Thein Sein in palace coup to boost support

Thein Sein in palace coup to boost support

Myanmar's president Thein Sein has launched a palace coup within the ruling party to shore up his support and end the presidential hopes of his rival, the speaker of the lower house Thura Shwe Mann.

It also comes immediately after a massive shakeup in the army hierarchy - with nearly two hundred senior officers having retired or in the process of stepping down - and a major reshuffle in cabinet.

This appears to be the final act in a battle between the two key giants in the Union Solidarity and Development Party (USDP) that has intensified in the last few months - becoming increasingly public.

The latest move though seems to have been orchestrated by the army, and the former military leader, Than Shwe may also have been behind it.

In a midnight raid on the USDP headquarters in the capital Nay Pyi Taw, led by several cabinet ministers, the police surrounded the offices and prevented anyone from leaving, according to a source inside the building.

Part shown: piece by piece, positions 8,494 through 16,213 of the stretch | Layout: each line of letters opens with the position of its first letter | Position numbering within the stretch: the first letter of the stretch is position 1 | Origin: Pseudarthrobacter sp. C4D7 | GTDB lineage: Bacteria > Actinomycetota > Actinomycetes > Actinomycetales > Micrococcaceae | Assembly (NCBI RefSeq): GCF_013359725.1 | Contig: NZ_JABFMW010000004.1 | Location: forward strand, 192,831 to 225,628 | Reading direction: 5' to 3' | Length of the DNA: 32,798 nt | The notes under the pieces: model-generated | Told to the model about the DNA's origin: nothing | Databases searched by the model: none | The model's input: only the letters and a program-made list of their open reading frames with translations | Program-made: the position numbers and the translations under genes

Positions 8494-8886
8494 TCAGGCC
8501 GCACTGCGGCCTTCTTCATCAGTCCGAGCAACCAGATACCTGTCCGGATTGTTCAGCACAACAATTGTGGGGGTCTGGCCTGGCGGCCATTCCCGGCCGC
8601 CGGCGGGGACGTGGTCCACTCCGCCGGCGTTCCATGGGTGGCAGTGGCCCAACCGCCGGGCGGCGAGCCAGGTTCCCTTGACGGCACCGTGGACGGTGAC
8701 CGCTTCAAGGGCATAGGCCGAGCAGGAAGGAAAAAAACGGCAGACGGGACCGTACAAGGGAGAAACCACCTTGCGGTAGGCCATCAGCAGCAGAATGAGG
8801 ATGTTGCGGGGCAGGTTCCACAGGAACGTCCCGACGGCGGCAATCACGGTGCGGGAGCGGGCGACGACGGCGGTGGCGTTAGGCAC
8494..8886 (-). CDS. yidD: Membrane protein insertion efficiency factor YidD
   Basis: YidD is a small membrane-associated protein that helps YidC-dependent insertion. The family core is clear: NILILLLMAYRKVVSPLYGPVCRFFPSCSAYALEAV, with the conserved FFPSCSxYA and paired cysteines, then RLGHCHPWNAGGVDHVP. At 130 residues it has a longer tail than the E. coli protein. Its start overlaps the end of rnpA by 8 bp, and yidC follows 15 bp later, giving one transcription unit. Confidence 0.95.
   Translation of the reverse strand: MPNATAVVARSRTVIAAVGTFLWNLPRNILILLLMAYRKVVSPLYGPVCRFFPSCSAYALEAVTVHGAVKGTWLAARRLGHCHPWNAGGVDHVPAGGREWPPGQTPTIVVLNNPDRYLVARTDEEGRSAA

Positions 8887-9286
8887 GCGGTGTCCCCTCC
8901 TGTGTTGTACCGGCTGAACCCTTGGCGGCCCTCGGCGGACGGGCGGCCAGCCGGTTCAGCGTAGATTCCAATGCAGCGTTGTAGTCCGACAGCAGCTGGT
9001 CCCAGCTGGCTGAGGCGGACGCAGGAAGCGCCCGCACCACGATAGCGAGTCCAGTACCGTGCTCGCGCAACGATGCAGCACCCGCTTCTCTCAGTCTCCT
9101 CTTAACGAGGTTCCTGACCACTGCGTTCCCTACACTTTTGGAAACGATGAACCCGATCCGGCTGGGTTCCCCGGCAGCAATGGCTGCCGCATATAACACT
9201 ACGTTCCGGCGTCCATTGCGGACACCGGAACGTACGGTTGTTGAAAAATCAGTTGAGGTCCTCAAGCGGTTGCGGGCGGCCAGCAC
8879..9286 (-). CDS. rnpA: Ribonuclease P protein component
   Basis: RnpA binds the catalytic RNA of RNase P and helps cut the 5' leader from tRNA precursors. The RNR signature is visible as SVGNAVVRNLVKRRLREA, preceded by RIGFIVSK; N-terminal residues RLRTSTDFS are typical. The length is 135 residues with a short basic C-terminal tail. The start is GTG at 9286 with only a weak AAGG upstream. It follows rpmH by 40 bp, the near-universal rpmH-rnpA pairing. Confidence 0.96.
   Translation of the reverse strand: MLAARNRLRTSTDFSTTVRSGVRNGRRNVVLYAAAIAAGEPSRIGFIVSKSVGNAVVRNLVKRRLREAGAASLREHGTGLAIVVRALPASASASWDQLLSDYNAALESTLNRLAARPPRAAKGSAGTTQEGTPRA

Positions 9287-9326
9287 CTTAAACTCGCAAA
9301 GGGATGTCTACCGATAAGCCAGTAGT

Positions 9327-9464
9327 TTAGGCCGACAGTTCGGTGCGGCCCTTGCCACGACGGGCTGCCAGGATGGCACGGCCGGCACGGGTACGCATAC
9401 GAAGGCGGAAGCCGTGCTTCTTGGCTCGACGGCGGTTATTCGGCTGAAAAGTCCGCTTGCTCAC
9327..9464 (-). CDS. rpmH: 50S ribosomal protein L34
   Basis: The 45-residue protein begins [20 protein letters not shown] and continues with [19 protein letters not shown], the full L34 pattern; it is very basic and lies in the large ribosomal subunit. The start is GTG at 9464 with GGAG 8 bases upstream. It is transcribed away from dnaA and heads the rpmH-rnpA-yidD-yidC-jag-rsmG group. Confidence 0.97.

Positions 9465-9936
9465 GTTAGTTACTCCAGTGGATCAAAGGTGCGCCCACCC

Shwe Mann, the acting chairman of the party - as under the country's constitution Thein Sein could no longer run the party after he was elected president - and the general secretary Maung Maung Thein were removed from their official positions in the party.

The vice chairman Htay Oo has been appointed temporary chairman. He has been increasingly critical of Shwe Mann over the past year, and is known to be close to Than Shwe. He has also distanced himself from Thein Sein - being an ardent supporter in the first two years of his presidency - but has become increasing concerned about Thein Sein's indecisiveness over the past year or so.

"He is regarded as the man in the middle," said senior party officials on condition of anonymity. Htay Oo is now joint party chairman with President Thein Sein.

But it remains unclear where this leaves the president and his chances of seeking a second term in office. What is clear is that this was timed to make changes to the party's list of constituent candidates and the rejection of the retiring military officers.